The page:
Ah, the airplane comedy. A tried and true staple of the film industry ever since Airplane! in 1980–with a brief awkward phase post-9/11–Pedro Almodóvar’s I’m So Excited! proves that plane crash potential can still be hilarious. As the follow-up to 2011′s La Piel Que Abito (The Skin I Live In), a highly controversial, sensational film involving an unwanted gender conversion, I’m So Excited! comes as something of a surprise. The Spanish title of the film, Los Amantes Pasajeros–meaning both “the fleeting lovers” and “the passenger lovers”–indicates a plotline ripe for farcical character relationships. As Almodóvar is a consummate master at capturing the absurd, particularly with regard to human sexuality, the comedic timing of I’m So Excited! never misses a beat.
Opening with cameos by Antonio Banderas and Penelope Cruz as León and Jessica, two airline employees who get distracted from the tasks of managing the plane’s undercarriage. After Jessica swerves her carful of luggage to avoid crashing into another airline employee, her husband, León, rushes over to her to assure she hasn’t been harmed. It then comes to light that she’s pregnant, drawing even more attention away from ensuring the security of the plane. The captain of the plane, Alex Acero (Antonio de la Torre), is thus horrified to learn that he is flying the aircraft with faulty brakes. The flight attendants (or stewards, as they’re so politically incorrectly referred to) resolve to drug the economy class passengers–calling it Economy Class Syndrome–so that they won’t ask any questions. This leaves only the business class passengers to deal with. Joserra (Javier Cámara), the “chief steward,” is the first to display signs of a breakdown, especially with regard to his fear of Norma Boss (Cecilia Roth), a widely known call girl, with a penchant for complaining and general divadom.
Joserra’s fellow stewards, Ulloa (Raúl Arévalo), and Fajardo a.k.a. Fajas (Carlos Areces), are in a similar k-hole mode, choosing to combat thoughts of death by drinking heavily and spiking their drinks with mescaline from a passenger they refer to as The Groom (Miguel Ángel Silvestre)–as he is aboard the plane with his new wife. Others among the still conscious passengers include a psychic woman named Bruna (Lola Dueñas), who is convinced that she can smell death everywhere, a B-rate actor named Ricardo Galán (Guillermo Toledo), a corrupt banker fleeing the country named Sr. Más (José Luis Torrijo), a mysterious “financial adviser” named Infante (José María Yazpik) and Benito Morón (Hugo Silva), the sexually confused co-pilot. With such a zany, neurotic mix of characters, it’s easy to understand how a scene of the three flight attendants dancing to a perfectly choreographed “I’m So Excited” by the Pointer Sisters seems completely normal.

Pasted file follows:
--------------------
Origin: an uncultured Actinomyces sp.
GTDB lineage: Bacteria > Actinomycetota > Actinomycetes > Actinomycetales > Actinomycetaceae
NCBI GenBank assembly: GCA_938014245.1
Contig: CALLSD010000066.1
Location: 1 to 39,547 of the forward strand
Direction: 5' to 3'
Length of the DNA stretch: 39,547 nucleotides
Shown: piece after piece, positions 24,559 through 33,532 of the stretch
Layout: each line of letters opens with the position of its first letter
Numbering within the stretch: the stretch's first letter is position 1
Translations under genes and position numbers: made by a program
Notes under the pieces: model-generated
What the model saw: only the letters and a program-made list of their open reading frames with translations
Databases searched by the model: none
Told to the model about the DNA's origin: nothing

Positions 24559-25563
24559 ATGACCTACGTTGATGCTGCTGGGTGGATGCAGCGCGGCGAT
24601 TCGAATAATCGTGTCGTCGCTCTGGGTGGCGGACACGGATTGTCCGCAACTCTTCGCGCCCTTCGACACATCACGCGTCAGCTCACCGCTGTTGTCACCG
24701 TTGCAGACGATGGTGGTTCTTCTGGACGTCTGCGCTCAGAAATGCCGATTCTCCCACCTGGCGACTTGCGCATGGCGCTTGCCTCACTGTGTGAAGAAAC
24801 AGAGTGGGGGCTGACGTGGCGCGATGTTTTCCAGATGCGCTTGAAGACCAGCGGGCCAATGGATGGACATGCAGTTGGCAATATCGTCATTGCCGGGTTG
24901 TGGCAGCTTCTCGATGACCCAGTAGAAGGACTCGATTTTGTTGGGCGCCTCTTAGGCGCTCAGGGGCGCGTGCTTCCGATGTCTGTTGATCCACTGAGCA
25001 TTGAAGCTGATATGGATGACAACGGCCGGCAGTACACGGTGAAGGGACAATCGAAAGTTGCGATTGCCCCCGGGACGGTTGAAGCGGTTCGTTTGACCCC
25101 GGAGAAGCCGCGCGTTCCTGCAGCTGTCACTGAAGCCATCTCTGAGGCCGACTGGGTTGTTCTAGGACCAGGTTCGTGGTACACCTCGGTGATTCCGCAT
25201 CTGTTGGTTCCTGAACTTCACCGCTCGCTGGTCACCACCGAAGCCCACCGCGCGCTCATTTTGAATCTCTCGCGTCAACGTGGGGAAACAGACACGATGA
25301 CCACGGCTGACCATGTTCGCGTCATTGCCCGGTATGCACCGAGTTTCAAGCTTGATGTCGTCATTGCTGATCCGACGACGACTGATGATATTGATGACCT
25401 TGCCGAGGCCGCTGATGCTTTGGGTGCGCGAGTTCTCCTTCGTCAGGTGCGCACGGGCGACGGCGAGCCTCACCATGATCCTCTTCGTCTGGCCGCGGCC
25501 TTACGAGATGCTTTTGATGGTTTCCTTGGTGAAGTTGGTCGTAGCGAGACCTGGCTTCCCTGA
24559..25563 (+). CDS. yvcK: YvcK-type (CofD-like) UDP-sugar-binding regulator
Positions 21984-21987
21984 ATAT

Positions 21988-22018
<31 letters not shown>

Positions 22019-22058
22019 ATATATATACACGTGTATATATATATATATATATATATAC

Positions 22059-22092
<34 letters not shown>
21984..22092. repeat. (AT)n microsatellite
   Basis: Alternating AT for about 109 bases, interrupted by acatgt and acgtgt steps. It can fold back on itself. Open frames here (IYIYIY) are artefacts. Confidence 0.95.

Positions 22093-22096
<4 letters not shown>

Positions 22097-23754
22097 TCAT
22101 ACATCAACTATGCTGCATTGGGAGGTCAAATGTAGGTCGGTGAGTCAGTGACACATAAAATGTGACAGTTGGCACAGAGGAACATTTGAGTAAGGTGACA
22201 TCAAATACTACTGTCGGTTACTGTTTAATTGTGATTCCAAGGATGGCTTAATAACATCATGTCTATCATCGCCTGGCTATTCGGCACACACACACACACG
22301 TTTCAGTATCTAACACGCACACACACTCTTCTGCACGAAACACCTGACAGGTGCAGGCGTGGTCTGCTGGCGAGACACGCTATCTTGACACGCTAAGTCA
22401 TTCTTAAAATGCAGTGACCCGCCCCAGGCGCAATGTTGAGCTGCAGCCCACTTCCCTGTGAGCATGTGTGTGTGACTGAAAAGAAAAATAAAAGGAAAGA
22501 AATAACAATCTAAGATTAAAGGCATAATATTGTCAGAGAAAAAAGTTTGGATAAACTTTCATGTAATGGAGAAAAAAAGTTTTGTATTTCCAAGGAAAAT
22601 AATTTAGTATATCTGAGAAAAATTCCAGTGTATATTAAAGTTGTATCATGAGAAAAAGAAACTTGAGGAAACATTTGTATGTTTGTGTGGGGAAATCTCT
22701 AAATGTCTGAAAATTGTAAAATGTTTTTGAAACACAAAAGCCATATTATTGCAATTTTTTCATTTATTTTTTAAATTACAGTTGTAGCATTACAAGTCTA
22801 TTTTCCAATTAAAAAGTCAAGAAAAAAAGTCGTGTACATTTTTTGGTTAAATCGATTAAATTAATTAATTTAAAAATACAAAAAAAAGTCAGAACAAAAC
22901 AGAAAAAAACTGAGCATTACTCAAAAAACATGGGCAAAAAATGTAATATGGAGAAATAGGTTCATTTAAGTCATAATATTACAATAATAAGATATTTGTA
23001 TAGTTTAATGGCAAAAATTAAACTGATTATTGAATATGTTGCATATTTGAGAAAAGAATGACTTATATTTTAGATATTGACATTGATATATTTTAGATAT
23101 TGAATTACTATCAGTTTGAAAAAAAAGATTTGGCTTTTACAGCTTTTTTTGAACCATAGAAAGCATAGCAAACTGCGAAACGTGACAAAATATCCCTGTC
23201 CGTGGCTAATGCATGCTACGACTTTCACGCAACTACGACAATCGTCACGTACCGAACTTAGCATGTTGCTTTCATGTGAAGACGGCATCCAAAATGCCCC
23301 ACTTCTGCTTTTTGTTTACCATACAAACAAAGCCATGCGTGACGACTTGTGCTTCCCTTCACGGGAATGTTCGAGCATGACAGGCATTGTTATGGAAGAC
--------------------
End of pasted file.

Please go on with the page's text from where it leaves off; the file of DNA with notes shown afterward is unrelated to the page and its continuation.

Although Almodovar has been quoted as saying “it’s my gayest film ever,” there is far more to this movie than sexuality and queer jokes. I’m So Excited! mirrors the political climate of Spain. The economic downturn in Spain has long been an issue–so much so that nearly a quarter of Spaniards are unemployed. After all, it’s no coincidence that the aesthetic of Almodovar’s film is decidedly 70s porno; and, as we all know, the 70s were one of the worst economic periods for most countries. Spain’s current prime minister, Mariano Rajoy, has stated that the financial crisis that has occurred during his administration was impending long before he took office. As for the characters in the film, they each seem affected by some sort of event that relates back to government corruption and inefficacy.
The metaphor of a plane circling sans any specific direction with no place to land is also a bit too real when it comes to Spanish government analogies. In addition, the separation between the classes is extremely poignant–with the business class passengers engaging in decadent debauchery and the economy class passengers slipping in and out of a carefully calculated stupor. And so, what I’m So Excited! proves with regard to Almodovar is that, no matter how “light-hearted” his films may appear, there is always something deeper and more meaningful beneath the surface.